The Internet at the Speed of Thought

Modern Ruins: 8 Beautiful Landmarks We Tore Down Too Soon

at 2:38 pm | By

Singer Building, NYC (destroyed 1968)

modern ruins singer building

Source: Twitter @quinterosegund1/ @quinonesselim/ @CashmoreTabitha/ @discovering_NYC

Before countries like China and the United Arab Emirates joined in on our human desire to reach for the sky, New York dominated the competition in terms of tallest skyscrapers. While many of these still exist today, though dwarfed by glass modern marvels, some of them were also torn down long before we could appreciate the icons they might have become.

One example is the Singer Building or Singer Tower, which was built in Manhattan’s Financial District in 1908. Commissioned by the head of the Singer Sewing Company, the structure, famous for its 47-story tower, was the tallest building in the world until the following year.

Due to its small interiors, however, the Singer Building later became uneconomical, the the city acquired the tower and its neighboring property for demolition in 1964. Because the building did not have an interested buyer, which could have acquired it a status as a protected landmark, it was demolished in 1968.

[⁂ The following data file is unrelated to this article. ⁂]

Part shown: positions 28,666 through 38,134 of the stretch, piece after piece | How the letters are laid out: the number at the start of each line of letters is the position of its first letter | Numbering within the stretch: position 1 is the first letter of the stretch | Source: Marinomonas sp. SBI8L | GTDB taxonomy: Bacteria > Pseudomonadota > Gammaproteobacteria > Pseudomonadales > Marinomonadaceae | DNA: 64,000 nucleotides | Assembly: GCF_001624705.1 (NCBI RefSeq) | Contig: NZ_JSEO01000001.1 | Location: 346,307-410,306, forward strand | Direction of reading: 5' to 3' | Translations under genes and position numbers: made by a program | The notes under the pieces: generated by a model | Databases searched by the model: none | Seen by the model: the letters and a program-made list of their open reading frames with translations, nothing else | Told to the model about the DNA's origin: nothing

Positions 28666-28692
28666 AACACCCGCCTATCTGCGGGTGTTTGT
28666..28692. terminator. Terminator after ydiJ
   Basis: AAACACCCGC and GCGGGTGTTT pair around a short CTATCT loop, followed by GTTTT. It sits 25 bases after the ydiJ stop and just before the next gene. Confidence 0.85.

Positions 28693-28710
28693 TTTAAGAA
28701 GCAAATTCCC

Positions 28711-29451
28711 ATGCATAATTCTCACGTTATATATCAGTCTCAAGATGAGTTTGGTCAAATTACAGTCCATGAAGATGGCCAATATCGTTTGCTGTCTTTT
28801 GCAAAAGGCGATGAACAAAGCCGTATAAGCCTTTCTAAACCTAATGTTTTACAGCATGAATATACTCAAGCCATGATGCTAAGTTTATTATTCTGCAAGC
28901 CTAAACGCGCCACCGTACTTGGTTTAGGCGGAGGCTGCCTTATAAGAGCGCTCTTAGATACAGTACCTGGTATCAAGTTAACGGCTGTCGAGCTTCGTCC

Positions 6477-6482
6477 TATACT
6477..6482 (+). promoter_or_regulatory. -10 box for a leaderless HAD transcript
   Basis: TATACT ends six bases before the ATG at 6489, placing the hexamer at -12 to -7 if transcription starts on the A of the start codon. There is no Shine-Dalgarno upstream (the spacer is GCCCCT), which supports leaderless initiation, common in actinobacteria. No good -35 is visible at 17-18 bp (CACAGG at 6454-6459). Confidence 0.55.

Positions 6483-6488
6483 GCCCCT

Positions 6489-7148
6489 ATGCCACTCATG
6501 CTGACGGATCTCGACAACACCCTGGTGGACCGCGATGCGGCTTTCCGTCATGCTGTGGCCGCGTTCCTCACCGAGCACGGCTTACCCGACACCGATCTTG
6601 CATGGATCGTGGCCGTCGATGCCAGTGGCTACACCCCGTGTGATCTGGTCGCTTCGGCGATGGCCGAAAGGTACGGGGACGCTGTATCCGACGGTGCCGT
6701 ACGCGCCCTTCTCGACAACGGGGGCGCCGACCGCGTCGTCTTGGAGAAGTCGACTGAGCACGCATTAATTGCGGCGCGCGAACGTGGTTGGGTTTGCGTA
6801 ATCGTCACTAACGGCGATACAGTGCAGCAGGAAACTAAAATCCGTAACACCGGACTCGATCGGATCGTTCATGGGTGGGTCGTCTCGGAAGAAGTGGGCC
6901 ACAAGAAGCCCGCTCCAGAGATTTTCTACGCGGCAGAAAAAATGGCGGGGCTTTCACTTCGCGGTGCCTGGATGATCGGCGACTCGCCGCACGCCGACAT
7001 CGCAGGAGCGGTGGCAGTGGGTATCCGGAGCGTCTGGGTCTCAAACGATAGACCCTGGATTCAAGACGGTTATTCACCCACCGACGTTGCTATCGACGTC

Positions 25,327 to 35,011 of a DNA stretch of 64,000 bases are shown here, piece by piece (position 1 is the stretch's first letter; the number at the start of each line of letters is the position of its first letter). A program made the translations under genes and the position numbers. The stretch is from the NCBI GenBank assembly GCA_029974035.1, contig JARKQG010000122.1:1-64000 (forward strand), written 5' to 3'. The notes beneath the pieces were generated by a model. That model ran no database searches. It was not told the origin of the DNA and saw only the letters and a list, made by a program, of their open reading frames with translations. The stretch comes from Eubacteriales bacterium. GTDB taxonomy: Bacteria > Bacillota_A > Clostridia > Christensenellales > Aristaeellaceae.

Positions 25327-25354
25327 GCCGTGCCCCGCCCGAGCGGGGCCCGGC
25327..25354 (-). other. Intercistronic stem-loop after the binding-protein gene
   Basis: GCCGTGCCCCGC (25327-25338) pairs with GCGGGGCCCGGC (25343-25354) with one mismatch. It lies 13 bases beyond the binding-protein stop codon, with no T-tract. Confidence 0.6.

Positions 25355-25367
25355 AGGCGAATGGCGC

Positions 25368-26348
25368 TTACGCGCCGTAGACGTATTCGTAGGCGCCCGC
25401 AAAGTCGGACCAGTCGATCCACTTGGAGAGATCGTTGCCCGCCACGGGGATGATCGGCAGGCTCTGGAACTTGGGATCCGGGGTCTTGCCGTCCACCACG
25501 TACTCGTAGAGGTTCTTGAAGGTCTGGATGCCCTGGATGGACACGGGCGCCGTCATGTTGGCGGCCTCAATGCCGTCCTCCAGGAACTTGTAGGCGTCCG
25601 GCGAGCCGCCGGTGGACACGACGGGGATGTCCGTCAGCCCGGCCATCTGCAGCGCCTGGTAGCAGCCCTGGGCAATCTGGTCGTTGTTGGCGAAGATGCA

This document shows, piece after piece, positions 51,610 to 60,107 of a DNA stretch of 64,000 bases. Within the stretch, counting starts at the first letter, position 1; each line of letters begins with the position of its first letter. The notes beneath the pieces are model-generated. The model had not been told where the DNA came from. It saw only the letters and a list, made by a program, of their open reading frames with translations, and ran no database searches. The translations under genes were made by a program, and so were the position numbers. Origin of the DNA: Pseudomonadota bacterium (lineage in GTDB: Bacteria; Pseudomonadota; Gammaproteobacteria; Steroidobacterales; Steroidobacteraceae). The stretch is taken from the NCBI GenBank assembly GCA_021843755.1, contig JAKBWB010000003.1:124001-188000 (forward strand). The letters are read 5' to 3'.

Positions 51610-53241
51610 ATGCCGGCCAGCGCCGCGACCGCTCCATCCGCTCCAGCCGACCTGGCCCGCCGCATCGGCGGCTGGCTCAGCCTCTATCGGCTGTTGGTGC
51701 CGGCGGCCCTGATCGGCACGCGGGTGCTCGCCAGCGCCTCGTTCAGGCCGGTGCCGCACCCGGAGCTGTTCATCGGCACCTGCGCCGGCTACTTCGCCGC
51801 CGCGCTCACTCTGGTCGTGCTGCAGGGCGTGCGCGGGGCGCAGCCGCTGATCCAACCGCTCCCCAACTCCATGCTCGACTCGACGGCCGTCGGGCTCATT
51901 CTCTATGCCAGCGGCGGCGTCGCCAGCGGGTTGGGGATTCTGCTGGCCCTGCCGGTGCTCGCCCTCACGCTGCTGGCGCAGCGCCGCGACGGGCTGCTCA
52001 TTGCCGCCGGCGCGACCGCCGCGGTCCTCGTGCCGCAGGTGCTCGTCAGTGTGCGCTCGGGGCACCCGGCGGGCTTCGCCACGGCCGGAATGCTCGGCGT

Jonah’s Tomb, Iraq (destroyed 2014)

modern ruins jonah's tomb

Source: Twitter @JudiciousArab/ @SaloumehZ

The supposed resting place of the prophet Jonah, as well as a tooth from the whale that swallowed him, this holy site in Mosul, Iraq was important throughout the Christian, Jewish, and Muslim faiths.

However, the tomb, located inside a Sunni mosque, was destroyed by Daesh in 2014 as part of the group’s growing movement against religious iconoclasm.

City Hall Post Office and Courthouse, NYC (destroyed 1938)

modern ruins city hall post office courthouse

Source: Twitter @discovering_NYC/ @nunezronan1

Dubbed “Mullet’s Monstrosity” after architect A. B. Mullet, this stunning building stood in downtown Manhattan for 60 years (1878-1938) despite never gaining the love of the public. The five-story building was famous for its mansard roof and Beaux-Arts style, but its unpopularity abounded due to its obstruction of what became City Hall Park, ineffective post office, and governmental purpose.

It was razed in order to beautify the city for the 1939 World’s Fair.